Martyn Frampton's scholarly and well-referenced book examines the birth of these dissident republican groups and charts the subsequent developments. He makes it clear that from the perspective of the so-called dissidents, it's they who have adhered to traditional Irish republican principles. They accuse their erstwhile comrades in the Provisionals of having 'sold out'. Of course, from a non-republican viewpoint, or indeed from the standpoint of the Provisional leadership of recent years, groups such as the CIRA and RIRA might be seen as unpragmatic and fundamentalist.
Frampton notes that when the PIRA was in existence, it was able to curtail the activity of rival groups. But after it stood down, there was more scope for such groups to operate.
In an appendix, Frampton provides a timeline of violent dissident republican activity. Although I was aware of some of the major incidents (e.g. the murder of a Catholic police officer called Stephen Carroll in Craigavon, Northern Ireland, in 2009), I was under the impression that dissident terrorist activity was sporadic. But Frampton's appendix shows that it's been disturbingly frequent. The cost in terms of human suffering has been tragically high. For instance, in February 2002, Peter Mason, a civilian security guard, lost his arms, his sight and his hearing when he picked up a booby-trapped flask near an Army training centre in County Londonderry.
Although the book is generally very good, the historical details are skimpy in places. For example, Frampton makes passing reference (on pp. 162 and 177-9) to the murder, in August 2003, of a Daniel McGurk. He explains that the RIRA later claimed to have disciplined some of its members who'd been involved in the killing, and who were judged to have acted for their own ends. A little more information about this would have been helpful.
Frampton gives a lot of space to the dissidents' critique of the Provisional leadership for participating in the peace process, but he doesn't really address the psychological factors that may be important in attracting people to groups such as the RIRA. For example, if people grow up in traditionally republican areas and have family members who've been involved in terrorist activity, it wouldn't be surprising if they followed suit. Of course, similar considerations would apply to people growing up in staunchly unionist areas where family members or close associates had paramilitary connections.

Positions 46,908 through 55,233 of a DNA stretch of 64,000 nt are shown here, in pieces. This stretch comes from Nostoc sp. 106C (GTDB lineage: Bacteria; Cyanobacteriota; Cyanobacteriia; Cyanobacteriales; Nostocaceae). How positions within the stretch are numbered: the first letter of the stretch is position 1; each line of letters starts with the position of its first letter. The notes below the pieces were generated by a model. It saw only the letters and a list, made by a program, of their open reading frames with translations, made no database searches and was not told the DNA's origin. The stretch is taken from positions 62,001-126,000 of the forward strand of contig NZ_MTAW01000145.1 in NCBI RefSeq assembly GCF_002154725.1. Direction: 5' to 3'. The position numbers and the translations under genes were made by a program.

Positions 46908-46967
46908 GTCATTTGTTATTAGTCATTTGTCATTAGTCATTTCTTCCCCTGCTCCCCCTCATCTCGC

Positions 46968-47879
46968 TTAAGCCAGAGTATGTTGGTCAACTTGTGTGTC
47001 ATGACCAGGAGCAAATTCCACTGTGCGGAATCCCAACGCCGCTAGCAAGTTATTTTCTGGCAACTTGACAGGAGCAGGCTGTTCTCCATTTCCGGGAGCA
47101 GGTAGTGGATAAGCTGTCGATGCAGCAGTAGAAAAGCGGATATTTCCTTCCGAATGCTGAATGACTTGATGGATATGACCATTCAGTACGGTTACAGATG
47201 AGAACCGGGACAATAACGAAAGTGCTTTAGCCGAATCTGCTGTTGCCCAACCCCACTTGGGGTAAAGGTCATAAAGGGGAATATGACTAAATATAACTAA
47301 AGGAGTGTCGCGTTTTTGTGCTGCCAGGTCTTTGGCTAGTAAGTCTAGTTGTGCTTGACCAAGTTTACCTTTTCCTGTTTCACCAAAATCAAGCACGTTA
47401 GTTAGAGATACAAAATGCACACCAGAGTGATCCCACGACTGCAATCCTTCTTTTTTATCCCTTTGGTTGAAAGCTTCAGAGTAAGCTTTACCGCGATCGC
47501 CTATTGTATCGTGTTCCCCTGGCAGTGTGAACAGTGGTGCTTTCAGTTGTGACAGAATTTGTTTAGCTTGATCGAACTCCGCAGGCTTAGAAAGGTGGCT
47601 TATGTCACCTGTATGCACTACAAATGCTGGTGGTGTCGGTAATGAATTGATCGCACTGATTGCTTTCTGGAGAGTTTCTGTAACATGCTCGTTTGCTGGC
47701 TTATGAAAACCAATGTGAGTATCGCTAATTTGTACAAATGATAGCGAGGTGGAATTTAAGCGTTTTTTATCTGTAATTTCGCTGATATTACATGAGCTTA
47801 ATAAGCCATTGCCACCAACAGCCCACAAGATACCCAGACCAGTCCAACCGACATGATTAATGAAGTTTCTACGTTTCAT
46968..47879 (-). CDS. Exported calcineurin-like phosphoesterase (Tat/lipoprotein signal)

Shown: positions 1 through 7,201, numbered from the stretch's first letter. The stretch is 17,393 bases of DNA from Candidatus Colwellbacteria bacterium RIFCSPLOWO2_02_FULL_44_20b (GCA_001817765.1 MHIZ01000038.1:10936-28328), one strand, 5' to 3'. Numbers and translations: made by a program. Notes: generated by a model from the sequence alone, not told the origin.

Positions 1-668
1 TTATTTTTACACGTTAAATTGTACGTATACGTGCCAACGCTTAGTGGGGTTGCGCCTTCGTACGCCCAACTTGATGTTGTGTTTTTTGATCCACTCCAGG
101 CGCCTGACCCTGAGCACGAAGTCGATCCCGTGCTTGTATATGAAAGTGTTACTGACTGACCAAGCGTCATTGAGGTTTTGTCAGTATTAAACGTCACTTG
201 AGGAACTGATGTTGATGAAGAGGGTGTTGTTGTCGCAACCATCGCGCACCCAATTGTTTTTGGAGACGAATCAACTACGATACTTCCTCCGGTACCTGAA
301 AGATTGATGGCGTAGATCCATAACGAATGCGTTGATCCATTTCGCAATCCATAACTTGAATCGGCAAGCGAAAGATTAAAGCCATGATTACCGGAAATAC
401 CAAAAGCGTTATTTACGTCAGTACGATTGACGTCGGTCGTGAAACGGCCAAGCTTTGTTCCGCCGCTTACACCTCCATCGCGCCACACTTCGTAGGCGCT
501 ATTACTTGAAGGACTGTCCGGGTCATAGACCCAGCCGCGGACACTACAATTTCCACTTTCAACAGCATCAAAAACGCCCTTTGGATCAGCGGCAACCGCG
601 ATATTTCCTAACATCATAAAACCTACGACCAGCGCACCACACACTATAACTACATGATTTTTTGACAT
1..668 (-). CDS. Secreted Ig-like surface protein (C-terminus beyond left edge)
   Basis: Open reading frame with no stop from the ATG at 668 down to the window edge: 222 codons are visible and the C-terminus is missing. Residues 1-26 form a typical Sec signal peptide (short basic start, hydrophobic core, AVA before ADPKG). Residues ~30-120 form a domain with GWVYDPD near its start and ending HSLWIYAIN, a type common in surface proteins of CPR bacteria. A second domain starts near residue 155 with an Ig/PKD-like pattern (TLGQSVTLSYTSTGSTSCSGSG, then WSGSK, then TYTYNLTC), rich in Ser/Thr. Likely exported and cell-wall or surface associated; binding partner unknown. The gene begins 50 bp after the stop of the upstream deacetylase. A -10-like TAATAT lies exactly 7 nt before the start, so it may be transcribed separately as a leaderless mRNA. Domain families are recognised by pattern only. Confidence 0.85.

At the end of the 1960s, there were civil rights marches by members of the minority Catholic population in Northern Ireland, who faced discrimination regarding housing and employment. Unfortunately, these protests attracted violence from elements of the non-Catholic community, and there were instances of police brutality directed towards the demonstrators, all of which aggravated the inter-communal conflict. But the aforementioned inequalities have now been addressed, and it may be that if Northern Ireland were incorporated in the Republic of Ireland, it would make relatively little difference, in practical terms, to the daily lives of people living on either side of the previous border. Indeed, it could be that residents in Northern Ireland would be slightly worse off (e.g. in terms of healthcare) if they were in a united Ireland.
Frampton's book is generally quite readable, although there's a badly worded sentence at the bottom of p. 257. I noticed very few typos or grammatical errors, but a few unusual words crop up here and there - for example, 'encomium' and 'perdure'.